Thanks to Black Panther, there has been a real-world focus on how museums acquire indigenous artifacts and if they have a right to retain them. The art world may have been grappling with this question internally for years but now articles are appearing on my far-from-museum-centric timeline. It’s brought back to mind a great creature feature set in a museum – The Relic.
Chaos and mayhem descends on a Chicago museum when a fierce monster begins stalking it’s exhibits. What is this beast? Where did it come from? Does it have anything to do with a recent shipment the museum received from a pompous anthropologist who made direct contact with an indigenous tribe? Hmmm.
The Relic is a fun movie that in several ways follows the Jaws/terror at the beach formula. There is an important event that MUST go on even though people have been murdered. See, the 1st victims are expendable; obviously the creature isn’t interested in people with money. The wise, but low class policeman must be put in his place. It’s not long before the museum realizes that going on with the party is a mistake.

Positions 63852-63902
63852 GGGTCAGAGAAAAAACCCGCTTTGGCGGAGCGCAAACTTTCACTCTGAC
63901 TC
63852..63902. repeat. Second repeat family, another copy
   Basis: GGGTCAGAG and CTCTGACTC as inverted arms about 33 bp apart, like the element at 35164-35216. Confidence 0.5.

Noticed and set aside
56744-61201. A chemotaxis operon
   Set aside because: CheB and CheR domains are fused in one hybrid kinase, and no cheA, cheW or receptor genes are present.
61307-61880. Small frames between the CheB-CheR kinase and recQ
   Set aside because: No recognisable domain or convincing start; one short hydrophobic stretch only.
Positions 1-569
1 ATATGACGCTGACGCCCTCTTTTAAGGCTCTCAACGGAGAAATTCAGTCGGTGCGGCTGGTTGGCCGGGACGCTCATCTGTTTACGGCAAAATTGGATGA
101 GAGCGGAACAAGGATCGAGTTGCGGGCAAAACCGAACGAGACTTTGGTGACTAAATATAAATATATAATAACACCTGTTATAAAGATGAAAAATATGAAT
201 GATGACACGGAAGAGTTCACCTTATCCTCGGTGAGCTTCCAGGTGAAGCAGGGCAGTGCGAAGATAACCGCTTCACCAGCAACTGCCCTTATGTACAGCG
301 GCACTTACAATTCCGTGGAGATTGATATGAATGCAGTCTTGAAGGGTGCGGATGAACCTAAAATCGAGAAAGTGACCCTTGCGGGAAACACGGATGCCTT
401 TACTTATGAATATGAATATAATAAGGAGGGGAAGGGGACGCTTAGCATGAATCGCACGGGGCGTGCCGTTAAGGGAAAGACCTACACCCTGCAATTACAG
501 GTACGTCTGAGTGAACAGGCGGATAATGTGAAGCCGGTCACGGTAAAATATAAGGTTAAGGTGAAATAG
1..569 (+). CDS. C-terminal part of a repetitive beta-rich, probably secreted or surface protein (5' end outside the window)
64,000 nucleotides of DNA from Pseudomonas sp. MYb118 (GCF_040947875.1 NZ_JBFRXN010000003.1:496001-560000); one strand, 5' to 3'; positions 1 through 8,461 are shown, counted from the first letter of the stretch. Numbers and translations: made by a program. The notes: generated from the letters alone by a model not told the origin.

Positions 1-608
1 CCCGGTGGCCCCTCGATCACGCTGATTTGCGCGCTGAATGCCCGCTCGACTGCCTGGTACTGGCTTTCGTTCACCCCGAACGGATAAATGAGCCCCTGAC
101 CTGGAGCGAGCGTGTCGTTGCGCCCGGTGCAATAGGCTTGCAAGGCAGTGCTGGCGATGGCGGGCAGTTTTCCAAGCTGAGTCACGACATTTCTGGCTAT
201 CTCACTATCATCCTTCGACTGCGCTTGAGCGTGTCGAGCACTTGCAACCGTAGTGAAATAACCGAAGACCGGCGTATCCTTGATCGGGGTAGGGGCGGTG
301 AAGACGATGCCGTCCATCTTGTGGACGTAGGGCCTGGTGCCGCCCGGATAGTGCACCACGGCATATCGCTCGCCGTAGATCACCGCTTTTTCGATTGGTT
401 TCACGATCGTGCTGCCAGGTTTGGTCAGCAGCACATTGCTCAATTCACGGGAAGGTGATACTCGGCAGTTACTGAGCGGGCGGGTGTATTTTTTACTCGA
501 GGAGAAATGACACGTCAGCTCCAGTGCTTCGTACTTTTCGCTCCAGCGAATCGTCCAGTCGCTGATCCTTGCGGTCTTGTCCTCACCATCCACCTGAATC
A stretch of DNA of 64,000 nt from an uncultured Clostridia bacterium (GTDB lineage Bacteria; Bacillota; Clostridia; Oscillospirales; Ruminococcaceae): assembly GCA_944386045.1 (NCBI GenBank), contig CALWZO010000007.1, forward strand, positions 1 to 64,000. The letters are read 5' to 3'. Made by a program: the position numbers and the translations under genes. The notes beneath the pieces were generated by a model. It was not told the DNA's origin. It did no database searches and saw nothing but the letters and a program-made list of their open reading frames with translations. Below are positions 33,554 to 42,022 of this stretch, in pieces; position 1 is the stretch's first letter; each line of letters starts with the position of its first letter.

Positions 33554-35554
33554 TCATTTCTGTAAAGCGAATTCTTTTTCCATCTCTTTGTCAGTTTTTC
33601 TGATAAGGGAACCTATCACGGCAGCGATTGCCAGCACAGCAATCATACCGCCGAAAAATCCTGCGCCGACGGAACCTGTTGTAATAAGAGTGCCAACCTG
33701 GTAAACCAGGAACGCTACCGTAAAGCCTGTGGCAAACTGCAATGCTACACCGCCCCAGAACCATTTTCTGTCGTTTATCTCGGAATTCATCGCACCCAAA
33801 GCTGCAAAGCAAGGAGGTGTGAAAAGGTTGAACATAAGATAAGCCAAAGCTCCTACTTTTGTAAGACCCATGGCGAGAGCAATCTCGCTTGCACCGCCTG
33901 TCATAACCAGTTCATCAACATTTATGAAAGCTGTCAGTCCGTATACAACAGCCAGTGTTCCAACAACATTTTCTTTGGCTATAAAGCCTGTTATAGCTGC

Behind the scenes, office politics are on overdrive. It’s fun watching haughty, pretentious people get their comeuppance.
There’s also a nice nod to Dracula: material acquired for museum research arrives on a ship that does not have a living crew. It deceptively suggests a familiar villain.
On the creature itself, how is this big, bulky thing able to stay hidden until it decides to party? The nature of the museum exhibit gives it a wonderful place to hide. What is it? There’s an explanation in the movie that boils down to a fascinating method of self-defense (or warfare, depending on your point of view).
Bottom line: Museum anthropologist need to be careful what they take from other cultures.
Tip: If someone on your job has been murdered in an unusual way, call in sick for the next couple of days.